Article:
• Winston

What to Buy – Not to Buy for your Dog at Dollar Tree

Updated: Jan 15, 2020

You never know what you’re going to find when you go to Dollar Tree.

In one trip, you’ll find a healthy mix of amazing deals, things that smell weird, questionable-but-acceptable knockoffs, and mini versions of your favorite products.

There are some things for my dogs I would never get from anywhere else EXCEPT from Dollar Tree.

There are some things I’ll pick up in a pinch to save a few bucks that will “get the job done.”

And then there are things I would never, ever let my dogs have, even if I were given them for free.

Here’s my list of top dog picks from Dollar Tree, and things you should keep out of your shopping basket.



Remember when over 1000 dogs died after eating chicken jerky treats sourced from China before a recall was ever issued? The treats were sold under a few different popular brands, including Waggin’ Train by Purina.

I’m still wary of any chicken jerky treats, some of which you’ll find at Dollar Tree. I’m not saying these treats will kill your dog, it’s just that it’s tough to confirm that treats like these are not only made in the USA, made with USA sourced ingredients… and yet jerky treats are so easy to make at home.

Canine Carryouts in the blue bag are also found at Dollar Tree. I’ve seen a ton of stories circulating on Facebook about dogs who went into liver failure and/or died after eating them, but no reports of recalls, or any obvious reason as to why they’re rumored to be so deadly. They are, however, made with sugar, artificial colors, and preservatives, so just skip them.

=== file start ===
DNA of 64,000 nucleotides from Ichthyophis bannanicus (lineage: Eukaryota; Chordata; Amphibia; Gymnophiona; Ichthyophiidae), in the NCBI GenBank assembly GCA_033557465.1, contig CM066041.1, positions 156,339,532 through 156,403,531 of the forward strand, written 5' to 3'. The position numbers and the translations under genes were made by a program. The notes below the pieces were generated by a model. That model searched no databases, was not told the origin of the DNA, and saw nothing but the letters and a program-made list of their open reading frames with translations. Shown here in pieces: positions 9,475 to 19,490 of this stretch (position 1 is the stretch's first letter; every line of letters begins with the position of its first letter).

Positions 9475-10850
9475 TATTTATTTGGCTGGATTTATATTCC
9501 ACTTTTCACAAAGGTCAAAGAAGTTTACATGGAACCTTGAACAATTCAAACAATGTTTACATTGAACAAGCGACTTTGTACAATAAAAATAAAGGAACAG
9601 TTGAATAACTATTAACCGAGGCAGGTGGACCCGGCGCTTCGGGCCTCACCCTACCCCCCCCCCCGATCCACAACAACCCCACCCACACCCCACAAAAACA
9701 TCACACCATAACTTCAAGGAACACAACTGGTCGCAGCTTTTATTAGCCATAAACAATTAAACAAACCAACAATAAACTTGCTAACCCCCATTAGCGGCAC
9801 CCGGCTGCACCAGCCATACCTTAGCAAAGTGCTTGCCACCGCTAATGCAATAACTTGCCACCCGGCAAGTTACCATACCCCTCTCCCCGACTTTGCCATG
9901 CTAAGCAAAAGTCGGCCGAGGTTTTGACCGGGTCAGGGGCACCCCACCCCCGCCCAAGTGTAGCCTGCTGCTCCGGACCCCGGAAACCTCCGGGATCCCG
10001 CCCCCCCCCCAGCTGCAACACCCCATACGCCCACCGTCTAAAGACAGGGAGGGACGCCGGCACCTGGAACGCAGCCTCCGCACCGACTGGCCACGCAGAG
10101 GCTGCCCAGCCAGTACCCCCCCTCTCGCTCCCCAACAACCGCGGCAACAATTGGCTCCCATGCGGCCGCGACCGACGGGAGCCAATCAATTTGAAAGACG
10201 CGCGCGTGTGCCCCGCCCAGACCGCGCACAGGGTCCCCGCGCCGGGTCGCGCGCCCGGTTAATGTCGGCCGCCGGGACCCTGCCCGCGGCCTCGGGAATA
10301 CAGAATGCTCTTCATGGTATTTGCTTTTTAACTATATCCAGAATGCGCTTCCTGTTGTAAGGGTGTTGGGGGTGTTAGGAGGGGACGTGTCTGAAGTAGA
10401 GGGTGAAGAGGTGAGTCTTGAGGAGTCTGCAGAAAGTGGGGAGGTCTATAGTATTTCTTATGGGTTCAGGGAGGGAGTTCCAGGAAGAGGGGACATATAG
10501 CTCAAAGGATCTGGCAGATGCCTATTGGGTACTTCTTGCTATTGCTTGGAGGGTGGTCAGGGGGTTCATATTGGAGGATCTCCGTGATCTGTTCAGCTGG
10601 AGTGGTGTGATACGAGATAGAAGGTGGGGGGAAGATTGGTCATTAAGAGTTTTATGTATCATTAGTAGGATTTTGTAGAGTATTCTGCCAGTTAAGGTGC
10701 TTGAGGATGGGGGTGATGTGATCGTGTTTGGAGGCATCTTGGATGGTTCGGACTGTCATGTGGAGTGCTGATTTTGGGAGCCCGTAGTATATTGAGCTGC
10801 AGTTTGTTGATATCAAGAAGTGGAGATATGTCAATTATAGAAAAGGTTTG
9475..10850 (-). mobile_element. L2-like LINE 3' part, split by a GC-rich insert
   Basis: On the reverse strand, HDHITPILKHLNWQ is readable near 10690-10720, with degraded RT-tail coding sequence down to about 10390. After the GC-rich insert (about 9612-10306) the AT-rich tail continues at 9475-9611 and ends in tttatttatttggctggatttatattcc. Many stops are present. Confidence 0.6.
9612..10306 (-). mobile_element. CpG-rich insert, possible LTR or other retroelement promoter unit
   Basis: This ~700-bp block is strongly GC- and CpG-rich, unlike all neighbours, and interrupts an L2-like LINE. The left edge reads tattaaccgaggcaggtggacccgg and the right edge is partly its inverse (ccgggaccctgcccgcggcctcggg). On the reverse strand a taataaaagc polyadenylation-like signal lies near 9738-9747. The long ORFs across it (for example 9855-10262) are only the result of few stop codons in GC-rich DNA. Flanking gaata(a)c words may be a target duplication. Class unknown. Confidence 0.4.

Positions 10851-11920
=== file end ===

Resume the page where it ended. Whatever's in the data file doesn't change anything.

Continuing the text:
Kids’ toys are a NO for use as dog toys because they may have beads or hard eyes and noses that your dog could choke on. Since they’re also not designed to be chewed, they may have a flame retardant coating.

Rubber vinyl chew toys contain phthalates, an additive that makes them soft and chewy, and that has also been linked to liver and kidney damage. Painted toys may be contaminated with lead, which is linked to neurological damage. So, it’s best to just STAY AWAY from those colorful squeaky bones.

Soft, fluffy toys from the pet section are made of polyester, a form of plastic. It’s unclear to me if they’re very different from the soft toys you’d find at a pet store, and whether or not the fluffy fabric or polyfill stuffing can contain TOXIC additives.

Naturally, dollar store toys break quickly, so your dog has more of a chance of swallowing or CHOKING the polyfill stuffing or squeaker.


Collars, Harnesses and Leashes

Walking gear from Dollar Tree isn’t so bad. They can also be kept in your car as spares or to use if you find a loose dog in the street. This is also a good way to save money if your puppy is just going to outgrow their gear in a few months.


Poop Bags, Poop Scoops

You can get rolls of poop bags at Dollar Tree, but if you’re willing to spend a little more, you’re better off with biodegradable bags that break down in landfills after a few weeks to 6 months, as opposed to the many years it takes for most plastic bags to break down.

You can find poop scoops at Dollar Tree, at least the ones you’d use to clean a cat’s litter box, but if you use two scoops, you can pick up even the stickiest of deposits. Then, you can yeet the poop directly into the trash, forgoing the poop bag altogether.


Food and Water Bowls.

As for food and water bowls, try to steer clear of plastic. As noted above, plastics can have harmful additives that could leach into food and water. Also, plastic bowls tend to get scratches that harbor bacteria. Go for their stainless steel or ceramic bowls.

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